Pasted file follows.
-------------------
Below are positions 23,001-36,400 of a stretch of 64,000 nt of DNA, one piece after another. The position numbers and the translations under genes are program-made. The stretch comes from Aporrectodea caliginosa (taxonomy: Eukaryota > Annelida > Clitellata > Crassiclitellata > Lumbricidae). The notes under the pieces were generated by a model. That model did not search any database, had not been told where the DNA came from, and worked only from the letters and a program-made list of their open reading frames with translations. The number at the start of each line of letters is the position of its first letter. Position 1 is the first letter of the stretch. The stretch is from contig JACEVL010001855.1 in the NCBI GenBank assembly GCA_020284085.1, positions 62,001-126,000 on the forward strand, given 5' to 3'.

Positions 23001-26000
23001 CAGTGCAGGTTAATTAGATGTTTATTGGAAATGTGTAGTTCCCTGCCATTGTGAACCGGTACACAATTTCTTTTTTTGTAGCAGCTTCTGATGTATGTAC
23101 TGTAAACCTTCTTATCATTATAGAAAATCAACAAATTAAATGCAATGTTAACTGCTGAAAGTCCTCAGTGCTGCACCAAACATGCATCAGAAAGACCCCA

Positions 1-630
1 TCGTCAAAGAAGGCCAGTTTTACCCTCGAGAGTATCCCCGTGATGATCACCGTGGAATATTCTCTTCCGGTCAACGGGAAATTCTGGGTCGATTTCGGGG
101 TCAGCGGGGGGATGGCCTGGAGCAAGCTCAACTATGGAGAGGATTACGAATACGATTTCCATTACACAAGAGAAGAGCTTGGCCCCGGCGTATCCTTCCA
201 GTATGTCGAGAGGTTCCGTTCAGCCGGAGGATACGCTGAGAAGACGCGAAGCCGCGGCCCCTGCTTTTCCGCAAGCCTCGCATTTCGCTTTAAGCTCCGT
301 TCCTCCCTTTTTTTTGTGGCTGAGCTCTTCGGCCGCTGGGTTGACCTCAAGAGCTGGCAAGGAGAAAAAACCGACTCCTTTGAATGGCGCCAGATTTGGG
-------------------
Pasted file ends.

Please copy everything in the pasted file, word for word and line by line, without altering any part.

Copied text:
Below are positions 23,001-36,400 of a stretch of 64,000 nt of DNA, one piece after another. The position numbers and the translations under genes are program-made. The stretch comes from Aporrectodea caliginosa (taxonomy: Eukaryota > Annelida > Clitellata > Crassiclitellata > Lumbricidae). The notes under the pieces were generated by a model. That model did not search any database, had not been told where the DNA came from, and worked only from the letters and a program-made list of their open reading frames with translations. The number at the start of each line of letters is the position of its first letter. Position 1 is the first letter of the stretch. The stretch is from contig JACEVL010001855.1 in the NCBI GenBank assembly GCA_020284085.1, positions 62,001-126,000 on the forward strand, given 5' to 3'.

Positions 23001-26000
23001 CAGTGCAGGTTAATTAGATGTTTATTGGAAATGTGTAGTTCCCTGCCATTGTGAACCGGTACACAATTTCTTTTTTTGTAGCAGCTTCTGATGTATGTAC
23101 TGTAAACCTTCTTATCATTATAGAAAATCAACAAATTAAATGCAATGTTAACTGCTGAAAGTCCTCAGTGCTGCACCAAACATGCATCAGAAAGACCCCA

Positions 1-630
1 TCGTCAAAGAAGGCCAGTTTTACCCTCGAGAGTATCCCCGTGATGATCACCGTGGAATATTCTCTTCCGGTCAACGGGAAATTCTGGGTCGATTTCGGGG
101 TCAGCGGGGGGATGGCCTGGAGCAAGCTCAACTATGGAGAGGATTACGAATACGATTTCCATTACACAAGAGAAGAGCTTGGCCCCGGCGTATCCTTCCA
201 GTATGTCGAGAGGTTCCGTTCAGCCGGAGGATACGCTGAGAAGACGCGAAGCCGCGGCCCCTGCTTTTCCGCAAGCCTCGCATTTCGCTTTAAGCTCCGT
301 TCCTCCCTTTTTTTTGTGGCTGAGCTCTTCGGCCGCTGGGTTGACCTCAAGAGCTGGCAAGGAGAAAAAACCGACTCCTTTGAATGGCGCCAGATTTGGG